The Cure-All: A Reason to Be Skeptical

CONTENT WARNING: Mention of sucide

A small word about the previous article: I have been looking at the tips suggested, and a reader brought up something in a comment which I must address: not everything here is a cure-all. I mean, sure, the fruit, vegetable and lean protein diet can work for a lot of people, but not for everyone, to paraphrase. To be honest, I’m a little skeptical of cure-alls in general.

Truth is, if it is touted as a some sort of cure-all, I will get skeptical. I mean, the current touted cure-alls are CBD and bleach. (Isn’t bleach ingestion a form of suicide?) Explain the science to me. How in the world does a cure-all cure all things? What is it about the cure-all that is so necessary?

Perhaps I inherited this attitude from my mother. She was initially skeptical of me taking an ADHD drug when I was young. In time, it helped me so much, I took it for years. Eventually I grew out of needing it. I myself was resistant to taking an antidepressant initially, as well. In time, I accepted it and embraced it wholeheartedly. Another saying we have in the mental health world: “If you can’t make your own neurotransmitters (insulin, etc,), store bought is fine.” I feel that skepticism was necessary at one point for survival, but embracing things that help does us well, too.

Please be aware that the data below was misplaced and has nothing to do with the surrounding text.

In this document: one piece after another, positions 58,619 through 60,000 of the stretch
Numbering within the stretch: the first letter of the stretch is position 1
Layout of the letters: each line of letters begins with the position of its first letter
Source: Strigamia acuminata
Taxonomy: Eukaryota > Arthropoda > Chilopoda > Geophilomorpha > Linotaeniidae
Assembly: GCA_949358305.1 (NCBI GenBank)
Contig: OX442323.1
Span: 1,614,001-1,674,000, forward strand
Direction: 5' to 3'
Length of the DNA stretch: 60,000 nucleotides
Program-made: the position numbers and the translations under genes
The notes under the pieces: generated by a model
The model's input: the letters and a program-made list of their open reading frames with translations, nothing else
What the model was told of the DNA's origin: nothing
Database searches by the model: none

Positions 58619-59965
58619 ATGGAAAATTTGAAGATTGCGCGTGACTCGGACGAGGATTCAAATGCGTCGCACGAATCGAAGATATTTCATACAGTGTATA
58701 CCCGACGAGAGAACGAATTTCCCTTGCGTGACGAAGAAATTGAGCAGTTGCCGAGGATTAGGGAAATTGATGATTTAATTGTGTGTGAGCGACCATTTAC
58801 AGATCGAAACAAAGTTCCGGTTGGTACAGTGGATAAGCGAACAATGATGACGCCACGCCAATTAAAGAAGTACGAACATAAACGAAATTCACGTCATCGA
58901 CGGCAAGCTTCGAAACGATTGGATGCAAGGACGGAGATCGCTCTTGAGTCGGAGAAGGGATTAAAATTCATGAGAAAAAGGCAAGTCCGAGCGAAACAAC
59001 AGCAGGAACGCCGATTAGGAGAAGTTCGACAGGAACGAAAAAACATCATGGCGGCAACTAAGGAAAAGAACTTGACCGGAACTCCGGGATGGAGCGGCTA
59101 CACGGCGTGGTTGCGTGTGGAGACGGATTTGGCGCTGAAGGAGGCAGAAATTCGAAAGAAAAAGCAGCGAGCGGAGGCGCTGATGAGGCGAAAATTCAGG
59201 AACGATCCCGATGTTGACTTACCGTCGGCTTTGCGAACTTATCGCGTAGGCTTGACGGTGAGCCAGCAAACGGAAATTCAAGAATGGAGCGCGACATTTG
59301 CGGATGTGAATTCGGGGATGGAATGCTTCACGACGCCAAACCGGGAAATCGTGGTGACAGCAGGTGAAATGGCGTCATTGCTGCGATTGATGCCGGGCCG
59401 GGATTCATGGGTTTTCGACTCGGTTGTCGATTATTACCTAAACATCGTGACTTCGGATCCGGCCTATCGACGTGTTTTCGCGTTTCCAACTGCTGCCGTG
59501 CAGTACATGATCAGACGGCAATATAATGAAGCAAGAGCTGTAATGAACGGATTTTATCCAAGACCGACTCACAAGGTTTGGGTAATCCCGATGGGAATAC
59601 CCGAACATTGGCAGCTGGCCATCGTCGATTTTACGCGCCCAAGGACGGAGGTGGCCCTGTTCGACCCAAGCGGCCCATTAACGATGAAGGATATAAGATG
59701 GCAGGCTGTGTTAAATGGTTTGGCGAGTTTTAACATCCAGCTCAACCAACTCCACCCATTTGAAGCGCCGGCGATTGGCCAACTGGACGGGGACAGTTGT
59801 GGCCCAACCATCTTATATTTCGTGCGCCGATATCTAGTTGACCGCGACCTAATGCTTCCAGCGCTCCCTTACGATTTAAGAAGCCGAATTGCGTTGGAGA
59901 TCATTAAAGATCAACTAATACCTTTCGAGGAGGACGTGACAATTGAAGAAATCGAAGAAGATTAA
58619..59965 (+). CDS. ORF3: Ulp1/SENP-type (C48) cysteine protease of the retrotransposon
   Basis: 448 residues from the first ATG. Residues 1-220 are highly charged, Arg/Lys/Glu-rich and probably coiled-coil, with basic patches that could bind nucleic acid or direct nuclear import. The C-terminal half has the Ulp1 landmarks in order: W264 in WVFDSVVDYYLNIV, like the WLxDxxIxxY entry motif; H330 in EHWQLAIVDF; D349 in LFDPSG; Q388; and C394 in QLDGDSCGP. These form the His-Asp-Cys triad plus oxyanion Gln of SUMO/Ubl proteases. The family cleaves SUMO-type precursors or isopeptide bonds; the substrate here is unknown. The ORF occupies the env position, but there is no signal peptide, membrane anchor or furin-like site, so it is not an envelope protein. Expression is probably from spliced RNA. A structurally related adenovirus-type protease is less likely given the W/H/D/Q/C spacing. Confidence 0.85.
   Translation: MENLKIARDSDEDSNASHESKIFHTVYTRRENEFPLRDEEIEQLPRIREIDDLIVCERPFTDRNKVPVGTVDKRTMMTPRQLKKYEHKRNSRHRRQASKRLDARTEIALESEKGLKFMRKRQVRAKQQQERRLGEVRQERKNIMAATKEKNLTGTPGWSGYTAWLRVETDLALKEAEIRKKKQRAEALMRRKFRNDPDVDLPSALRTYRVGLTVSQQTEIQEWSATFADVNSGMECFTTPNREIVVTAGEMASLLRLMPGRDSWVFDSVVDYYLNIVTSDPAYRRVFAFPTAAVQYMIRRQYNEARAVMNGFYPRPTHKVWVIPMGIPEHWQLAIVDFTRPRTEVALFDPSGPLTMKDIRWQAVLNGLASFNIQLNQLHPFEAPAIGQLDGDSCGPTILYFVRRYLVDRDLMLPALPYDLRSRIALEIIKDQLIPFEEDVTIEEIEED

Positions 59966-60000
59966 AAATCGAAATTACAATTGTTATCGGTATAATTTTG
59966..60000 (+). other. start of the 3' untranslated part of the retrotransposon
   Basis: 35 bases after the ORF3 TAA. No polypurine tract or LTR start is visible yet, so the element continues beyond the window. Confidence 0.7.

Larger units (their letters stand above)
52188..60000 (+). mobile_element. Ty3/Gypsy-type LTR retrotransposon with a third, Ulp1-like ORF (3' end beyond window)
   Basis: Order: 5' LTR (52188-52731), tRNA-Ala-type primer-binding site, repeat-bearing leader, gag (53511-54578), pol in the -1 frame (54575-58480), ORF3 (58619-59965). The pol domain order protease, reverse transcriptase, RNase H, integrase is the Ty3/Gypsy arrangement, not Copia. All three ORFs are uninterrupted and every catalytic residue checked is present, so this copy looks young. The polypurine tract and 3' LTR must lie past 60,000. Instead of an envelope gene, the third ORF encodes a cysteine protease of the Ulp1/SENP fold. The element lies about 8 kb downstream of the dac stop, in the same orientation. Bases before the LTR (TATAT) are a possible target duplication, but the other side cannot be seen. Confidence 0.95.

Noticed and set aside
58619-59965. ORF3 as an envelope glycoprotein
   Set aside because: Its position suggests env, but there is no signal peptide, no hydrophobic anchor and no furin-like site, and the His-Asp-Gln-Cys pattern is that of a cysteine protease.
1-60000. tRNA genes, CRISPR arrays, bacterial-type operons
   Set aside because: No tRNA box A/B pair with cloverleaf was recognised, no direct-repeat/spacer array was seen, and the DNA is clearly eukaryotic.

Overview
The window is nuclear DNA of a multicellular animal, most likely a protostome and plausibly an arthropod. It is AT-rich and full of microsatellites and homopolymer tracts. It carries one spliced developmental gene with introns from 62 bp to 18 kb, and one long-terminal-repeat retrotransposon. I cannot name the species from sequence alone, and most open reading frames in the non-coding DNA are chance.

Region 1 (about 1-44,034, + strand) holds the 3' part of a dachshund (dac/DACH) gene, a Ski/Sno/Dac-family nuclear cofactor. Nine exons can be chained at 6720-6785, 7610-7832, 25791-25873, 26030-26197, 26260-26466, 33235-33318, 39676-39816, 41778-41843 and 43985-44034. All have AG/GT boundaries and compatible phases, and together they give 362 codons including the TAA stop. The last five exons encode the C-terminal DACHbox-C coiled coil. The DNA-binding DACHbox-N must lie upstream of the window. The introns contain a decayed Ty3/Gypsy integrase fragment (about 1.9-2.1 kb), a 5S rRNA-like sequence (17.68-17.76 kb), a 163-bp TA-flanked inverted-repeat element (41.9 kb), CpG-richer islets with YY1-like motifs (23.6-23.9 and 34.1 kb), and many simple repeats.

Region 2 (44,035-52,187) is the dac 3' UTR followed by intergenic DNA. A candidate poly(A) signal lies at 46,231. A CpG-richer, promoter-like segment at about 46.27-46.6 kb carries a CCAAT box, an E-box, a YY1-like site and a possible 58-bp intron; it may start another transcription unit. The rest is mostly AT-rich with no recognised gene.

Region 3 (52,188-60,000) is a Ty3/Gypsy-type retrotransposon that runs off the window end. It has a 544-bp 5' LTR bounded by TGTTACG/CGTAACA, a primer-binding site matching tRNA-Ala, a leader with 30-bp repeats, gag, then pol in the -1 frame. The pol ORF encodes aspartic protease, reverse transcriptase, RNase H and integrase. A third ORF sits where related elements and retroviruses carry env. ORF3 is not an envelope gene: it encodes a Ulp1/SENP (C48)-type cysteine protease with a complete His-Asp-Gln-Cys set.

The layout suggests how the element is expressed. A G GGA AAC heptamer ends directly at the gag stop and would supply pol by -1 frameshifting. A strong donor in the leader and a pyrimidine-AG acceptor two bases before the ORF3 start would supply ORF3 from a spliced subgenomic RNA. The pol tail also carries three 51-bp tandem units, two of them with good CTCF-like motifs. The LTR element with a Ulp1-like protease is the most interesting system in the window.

So, in my previous article, there are a lot of things touted as what seems to be a cure-all in it, such as reducing stress, getting sleep and drinking water. Why did I suggest these tips in my previous article, since they seem to fall in the cure-all category? Because many of these tips (sleep, slower eating and lowering stress levels) are actually backed by studies and science. Chronic stress, for example, the type most people have, negatively affects a lot of health aspects, physical and mental. There is usually a good reason behind what I post. I am not going back on what I am saying now. If it is touted without the science and facts to back it up, then be skeptical.

That is also how I came to the conclusion that vaccines do not cause autism. What few people seem to remember about Andrew Wakefield’s study is that large-scale studies produced by such institutions as UCLA and the CDC, designed to create the same result (autism caused vaccines), DID NOT PRODUCE THE THEORIZED RESULTS. That is when the vaccine theory fell apart for me. This was early in the 2000s, by the way. Remember, remember, research and study all the facts you can before making a decision. Then, if new information comes up, factor that in.